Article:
Such PVC is extruded as a highly plasticised polymer and undergoes a rolling and subsequent calendering/polishing process while in a condition in which it is compressible. This is at a temperature below melting point but necessarily above said transition temperature to allow compression to the required final thickness. The rolling and subsequent calendering/polishing operation produces frictional and contact energy which results in the polymer acquiring electrostatic charges. These charges vary in degree and form according to the polymer formulation, and the quantity and nature of impurities present in the polymer. They are developed partly as surface charges and additionally as layer or space charges within the material, or may be in the fixed alignment of dipoles within the molecular structure or a combination of any of these.
FIG. 1 is a theoretical cross-section through a sheet or first lamina L1 of such a polymer material, showing deposited surface negative charges 2 on both surfaces S1 and S2 of the sheet. It also shows tribo-electrically developed negative space charges 3 and dipole charges 4 within the material. Such charges are strongly electro-negative and develop an external electrostatic field E. In a typical sample of such a PVC material a measurable electrostatic field is produced at a distance of say 15 cm from each surface, and has an open circuit potential at the surface of 3000 volts/cm.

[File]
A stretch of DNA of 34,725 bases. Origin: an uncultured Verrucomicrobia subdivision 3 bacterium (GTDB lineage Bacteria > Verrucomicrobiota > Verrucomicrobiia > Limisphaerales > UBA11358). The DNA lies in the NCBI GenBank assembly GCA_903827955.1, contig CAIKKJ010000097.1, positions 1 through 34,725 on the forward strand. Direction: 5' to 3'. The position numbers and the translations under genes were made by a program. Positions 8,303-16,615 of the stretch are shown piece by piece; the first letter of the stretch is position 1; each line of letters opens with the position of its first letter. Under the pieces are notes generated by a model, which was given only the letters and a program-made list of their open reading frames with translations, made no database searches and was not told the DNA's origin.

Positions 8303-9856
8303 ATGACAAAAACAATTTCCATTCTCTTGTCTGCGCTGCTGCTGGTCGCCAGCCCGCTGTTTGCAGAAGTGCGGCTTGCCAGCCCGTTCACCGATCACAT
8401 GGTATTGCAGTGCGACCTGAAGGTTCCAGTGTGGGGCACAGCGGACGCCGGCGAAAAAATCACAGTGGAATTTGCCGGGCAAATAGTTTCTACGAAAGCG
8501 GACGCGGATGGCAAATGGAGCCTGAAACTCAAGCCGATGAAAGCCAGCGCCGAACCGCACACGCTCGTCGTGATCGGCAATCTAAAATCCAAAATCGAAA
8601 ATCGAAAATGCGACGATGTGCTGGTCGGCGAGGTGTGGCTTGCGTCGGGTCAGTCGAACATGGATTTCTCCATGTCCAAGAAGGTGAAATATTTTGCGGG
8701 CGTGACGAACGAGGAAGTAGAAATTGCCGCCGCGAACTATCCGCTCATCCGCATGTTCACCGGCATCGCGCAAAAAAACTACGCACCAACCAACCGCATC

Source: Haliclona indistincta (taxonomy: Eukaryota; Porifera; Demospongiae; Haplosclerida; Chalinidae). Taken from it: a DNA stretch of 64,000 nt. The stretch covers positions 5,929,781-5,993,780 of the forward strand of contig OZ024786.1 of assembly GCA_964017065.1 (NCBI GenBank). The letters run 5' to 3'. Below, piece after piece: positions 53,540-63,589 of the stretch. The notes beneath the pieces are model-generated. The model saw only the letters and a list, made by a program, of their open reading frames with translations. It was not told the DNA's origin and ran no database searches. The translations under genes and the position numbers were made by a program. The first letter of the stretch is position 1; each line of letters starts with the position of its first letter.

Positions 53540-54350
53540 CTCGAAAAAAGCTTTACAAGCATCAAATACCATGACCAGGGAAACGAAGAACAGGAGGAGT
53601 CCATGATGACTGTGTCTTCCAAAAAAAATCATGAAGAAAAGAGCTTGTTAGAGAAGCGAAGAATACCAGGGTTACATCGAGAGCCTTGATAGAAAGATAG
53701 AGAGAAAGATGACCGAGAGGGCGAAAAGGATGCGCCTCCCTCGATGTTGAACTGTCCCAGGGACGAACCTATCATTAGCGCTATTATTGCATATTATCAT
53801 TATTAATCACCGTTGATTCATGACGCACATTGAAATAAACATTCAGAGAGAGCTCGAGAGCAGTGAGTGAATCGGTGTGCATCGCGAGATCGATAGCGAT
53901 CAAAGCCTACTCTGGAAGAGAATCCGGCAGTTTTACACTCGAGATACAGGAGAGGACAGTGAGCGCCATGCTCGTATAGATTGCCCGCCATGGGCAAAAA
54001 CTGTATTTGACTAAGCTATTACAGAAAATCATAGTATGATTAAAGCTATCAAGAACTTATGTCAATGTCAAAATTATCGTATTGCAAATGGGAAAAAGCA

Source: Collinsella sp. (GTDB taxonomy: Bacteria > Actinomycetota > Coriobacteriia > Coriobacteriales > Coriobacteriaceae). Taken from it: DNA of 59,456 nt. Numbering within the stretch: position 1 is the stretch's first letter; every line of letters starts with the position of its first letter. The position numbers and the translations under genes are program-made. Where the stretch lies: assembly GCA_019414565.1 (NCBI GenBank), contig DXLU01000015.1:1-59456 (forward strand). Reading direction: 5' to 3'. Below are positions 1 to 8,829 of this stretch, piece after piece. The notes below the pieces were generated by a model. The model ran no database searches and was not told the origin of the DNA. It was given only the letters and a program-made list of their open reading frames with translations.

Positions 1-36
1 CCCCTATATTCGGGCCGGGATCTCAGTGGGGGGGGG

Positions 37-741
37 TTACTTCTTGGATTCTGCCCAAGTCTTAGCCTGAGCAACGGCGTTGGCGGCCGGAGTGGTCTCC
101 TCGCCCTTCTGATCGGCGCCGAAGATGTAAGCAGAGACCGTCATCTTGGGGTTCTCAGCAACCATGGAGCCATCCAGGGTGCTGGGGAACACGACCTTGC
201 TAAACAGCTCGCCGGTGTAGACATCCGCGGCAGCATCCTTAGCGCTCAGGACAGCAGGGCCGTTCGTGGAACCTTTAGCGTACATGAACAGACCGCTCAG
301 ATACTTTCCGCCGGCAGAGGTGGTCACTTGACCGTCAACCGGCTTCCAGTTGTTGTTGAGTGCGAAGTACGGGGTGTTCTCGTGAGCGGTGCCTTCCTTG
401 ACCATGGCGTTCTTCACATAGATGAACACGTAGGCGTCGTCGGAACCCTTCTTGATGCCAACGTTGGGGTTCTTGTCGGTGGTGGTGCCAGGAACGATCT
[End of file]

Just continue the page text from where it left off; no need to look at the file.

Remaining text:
In the first lamina L1 of the invention the electrostatic field E is restricted and contained on, or immediately adjacent, the two surfaces. As illustrated in FIG. 2 this is achieved by establishing a trapped compensating charge on one surface S2 by use of a closely attached element 5. The compensating positive electrostatic charge is indicated at 6, a concentrated useful negative charge 7 being available on the opposite "adherent" surface S1. As will be described more particularly in connection with the practical embodiments illustrated in the remaining drawing figures, the element 5 may be a second lamina of the invention or a separate element such as a metallic foil or metallized carrier material.
The highly-plasticised PVC base material which is used for the first lamina L1 in the embodiments is characterised by an adherent texture and is a soft ductile material which is used in thin films as a self-attaching material, notably in the wrapping of foods and for adhesion to smooth surfaces such as a glass surface. It is produced by extrusion as a laminar material in various thicknesses, and the plasticised PVC used for this purpose has a thickness of from 150 to 250 micron. After extrusion it is subjected to rolling, calendering and polishing processes in order to impart the characteristics required by the invention. This results in the necessary electrostatically-charged condition and in highly polished surfaces S1 and S2 which are substantially flat and elastic, permitting a high degree of close contact and friction between these surfaces and an applied planar material having a stable and highly polished surface.
FIG. 3 illustrates the application of the invention to the removable fixing of a display or decorative material, for example, to a board or wall surface. The PVC first lamina L1 is a component of a tri-laminate, including an aluminium foil intermediate layer 8 providing the compensating layer 5 of FIG. 2 and itself bonded to a paper backing layer 9. The backing paper 9 allows the tri-laminate to be secured to the board or wall 10, for example using a wallpaper type paste. The display or decorative material is a sheet 11 which is laminated, using a suitable adhesive, to the front surface of the second lamina L2 of the invention. The latter is a polymer of the required characteristics, selected as having a highly polished and flat surface and being of high tensile strength. A particularly suitable material for this lamina is polyester terephthalate.